True test is turning winning into success

Dual role: Ewen McKenzie must win hearts and minds as well as games. Photo: Marco Del GrandeSteve Hansen rarely misses. After seeing off his former Crusaders associate Robbie Deans, who was as easily provoked as a petrified tree stump, the All Blacks coach has been flinging everything he has at Ewen McKenzie.
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”Mentally challenged” by the five-eighth dilemma, feeling the ”pressure” to produce in his first Test, and battling to ”trust” the players he relied on in Queensland were the best of the barbs thrown out by Hansen this week.

Problem is, the new Wallabies coach has his eye on a bigger prize.

There is a large drinking receptacle to win back during the next fortnight, sure. The Bledisloe Cup, or its decade-long absence, is the thorn in the side of Australian rugby and McKenzie feels it more than most.

But winning isn’t everything, McKenzie asserts. More accurately, it doesn’t guarantee success. In his 10-year absence from the Wallabies coaching set-up, the former town planner-turned-Test prop has watched rugby move perilously close to niche status in the pantheon of Australian sport.

So while Hansen can heap on the pressure, it’s not the sort that McKenzie responds to.

”I’ve seen how the machine works, I understand that results are important and you never get away from that,” he says two days before his first team runs out at ANZ Stadium.

”But that’s the rugby success and I think success takes different forms at different stages and it is wider than just winning. I’m interested in winning games but I’m also interested in the game being a success against its competitors in Australia and that’s a battle that has to be fought on many fronts. Winning helps, clearly, but you still have to turn those wins into success.”

Many a well-intentioned administrator has tried to ”save” rugby, but coaches have not always had to pre-occupy themselves with winning hearts and minds as well as games. It appears to be a dimension to modern coaching that is here to stay where rugby in Australia is concerned.

”I know where rugby sits at the moment and I’m very interested in that,” McKenzie says. ”I think my job is wider than coaching a team, I think it’s more about influencing the landscape. I have a genuine rugby task on the weekend but I’m also interested in the other parts and being able to influence the game nationally.”

A good, hard dent in the All Blacks’ ego wouldn’t be a bad place to start.

McKenzie believes he is better equipped than most to make that happen, having coached the Reds to solid success against the New Zealand Super Rugby sides, played and beat them as a Wallaby and been part of Australia’s last Bledisloe Cup win in 2002.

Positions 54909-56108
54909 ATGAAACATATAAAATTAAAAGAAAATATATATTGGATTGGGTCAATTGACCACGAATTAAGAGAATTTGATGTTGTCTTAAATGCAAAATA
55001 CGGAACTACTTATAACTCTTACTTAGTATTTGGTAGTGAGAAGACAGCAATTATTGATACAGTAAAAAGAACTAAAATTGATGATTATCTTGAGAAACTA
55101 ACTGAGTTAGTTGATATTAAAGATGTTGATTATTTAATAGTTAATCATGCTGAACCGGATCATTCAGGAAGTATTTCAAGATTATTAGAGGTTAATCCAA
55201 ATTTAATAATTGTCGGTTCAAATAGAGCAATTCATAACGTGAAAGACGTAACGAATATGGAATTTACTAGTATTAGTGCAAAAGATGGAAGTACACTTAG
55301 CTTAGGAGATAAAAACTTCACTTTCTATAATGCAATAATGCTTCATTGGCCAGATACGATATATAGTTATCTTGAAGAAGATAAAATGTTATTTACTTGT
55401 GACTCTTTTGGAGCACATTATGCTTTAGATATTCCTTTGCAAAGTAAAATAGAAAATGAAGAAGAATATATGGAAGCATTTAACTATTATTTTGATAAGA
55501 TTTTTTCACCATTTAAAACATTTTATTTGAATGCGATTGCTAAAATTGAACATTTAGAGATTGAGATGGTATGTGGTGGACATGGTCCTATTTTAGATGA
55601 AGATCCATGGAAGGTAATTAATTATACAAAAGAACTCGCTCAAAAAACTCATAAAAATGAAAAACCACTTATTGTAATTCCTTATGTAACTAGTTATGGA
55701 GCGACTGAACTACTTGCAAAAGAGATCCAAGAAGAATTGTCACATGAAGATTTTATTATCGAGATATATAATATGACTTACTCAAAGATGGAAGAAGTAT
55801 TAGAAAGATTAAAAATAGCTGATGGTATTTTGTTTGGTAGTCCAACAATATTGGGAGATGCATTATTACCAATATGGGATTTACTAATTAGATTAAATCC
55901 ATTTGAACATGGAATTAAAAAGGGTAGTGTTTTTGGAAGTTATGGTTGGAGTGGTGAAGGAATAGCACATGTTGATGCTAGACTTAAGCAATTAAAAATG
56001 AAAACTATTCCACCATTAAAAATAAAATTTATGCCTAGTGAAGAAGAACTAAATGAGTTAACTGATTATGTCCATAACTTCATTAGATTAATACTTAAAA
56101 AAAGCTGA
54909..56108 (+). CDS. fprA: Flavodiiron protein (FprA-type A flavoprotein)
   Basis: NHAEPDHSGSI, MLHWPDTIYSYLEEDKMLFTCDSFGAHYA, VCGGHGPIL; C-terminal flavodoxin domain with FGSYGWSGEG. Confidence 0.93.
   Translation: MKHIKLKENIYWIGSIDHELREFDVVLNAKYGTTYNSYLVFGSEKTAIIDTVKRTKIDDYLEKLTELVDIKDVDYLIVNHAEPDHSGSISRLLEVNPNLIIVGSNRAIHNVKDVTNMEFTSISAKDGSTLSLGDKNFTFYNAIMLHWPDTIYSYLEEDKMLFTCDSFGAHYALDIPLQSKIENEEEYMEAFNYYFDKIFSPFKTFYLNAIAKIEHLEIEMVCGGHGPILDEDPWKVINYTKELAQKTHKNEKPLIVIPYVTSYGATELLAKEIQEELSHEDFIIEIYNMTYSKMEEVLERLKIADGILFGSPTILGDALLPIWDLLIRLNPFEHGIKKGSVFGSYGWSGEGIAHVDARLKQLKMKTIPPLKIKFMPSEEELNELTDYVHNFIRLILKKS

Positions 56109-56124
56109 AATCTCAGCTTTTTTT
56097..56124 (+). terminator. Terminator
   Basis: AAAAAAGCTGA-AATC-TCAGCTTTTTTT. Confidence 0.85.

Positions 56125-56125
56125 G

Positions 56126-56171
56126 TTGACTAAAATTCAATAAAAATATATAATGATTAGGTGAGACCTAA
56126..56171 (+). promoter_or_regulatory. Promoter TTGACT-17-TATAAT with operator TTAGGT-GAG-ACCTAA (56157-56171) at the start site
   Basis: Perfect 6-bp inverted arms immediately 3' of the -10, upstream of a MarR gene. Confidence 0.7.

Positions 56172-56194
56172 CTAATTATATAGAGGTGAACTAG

He has started by dismantling the myth. One by one, the McKenzie-coached Wallabies have talked about the All Blacks as Super Rugby players from New Zealand this week. ”History is history,” captain James Horwill said of the sides’ Test ledger over the years. Come game time, Jesse Mogg might be visualising winger Ben Smith in his blue and green Highlanders jersey as he flies in for the tackle.

”The emotional piece is there, that’s inevitable, but you have to keep part of it pragmatic,” McKenzie says. ”There’s no escaping you have some of the best players in the world running around opposite you but we do play against them often and that’s worked out favourably for us many times.”

Recent history says McKenzie might pull it off on Saturday night. Former coaches Deans, John Connolly and Rod Macqueen came out winners after their first Test matches, while Bob Dwyer and Eddie Jones felt the dead weight of pressure from the final bell.

”Come late Saturday night something will have happened and people will be commenting but that cycle goes on,” McKenzie says. ”And regardless of what happens on Saturday night there’s another big game a week later. I’ve learnt that much. If you accept the responsibility you have to take the good and bad; all you can do is back your methods and approach.”

There are always friends like Hansen, ready to land a blow. British and Irish Lions coach Warren Gatland, back in the chair at the Welsh Rugby Union, will have a few trademark, soft-spoken slapdowns ready in the European autumn, too.

McKenzie knows it’s lonely at the top. After building and executing one hell of a game plan to land himself the plum Wallabies job, delivering is his only option.

”I got a nice letter from [Springboks coach] Heineke Meyer the other day congratulating me on the job,” McKenzie says. ”Heineke and I go way back, it’s an interesting journey for all of the guys in different positions. It’s not an easy life but at the end of the day you don’t have to do it, you don’t have to put your hand up for it. If you do put your hand up for it you just have to do it.”

This story Administrator ready to work first appeared on Nanjing Night Net.

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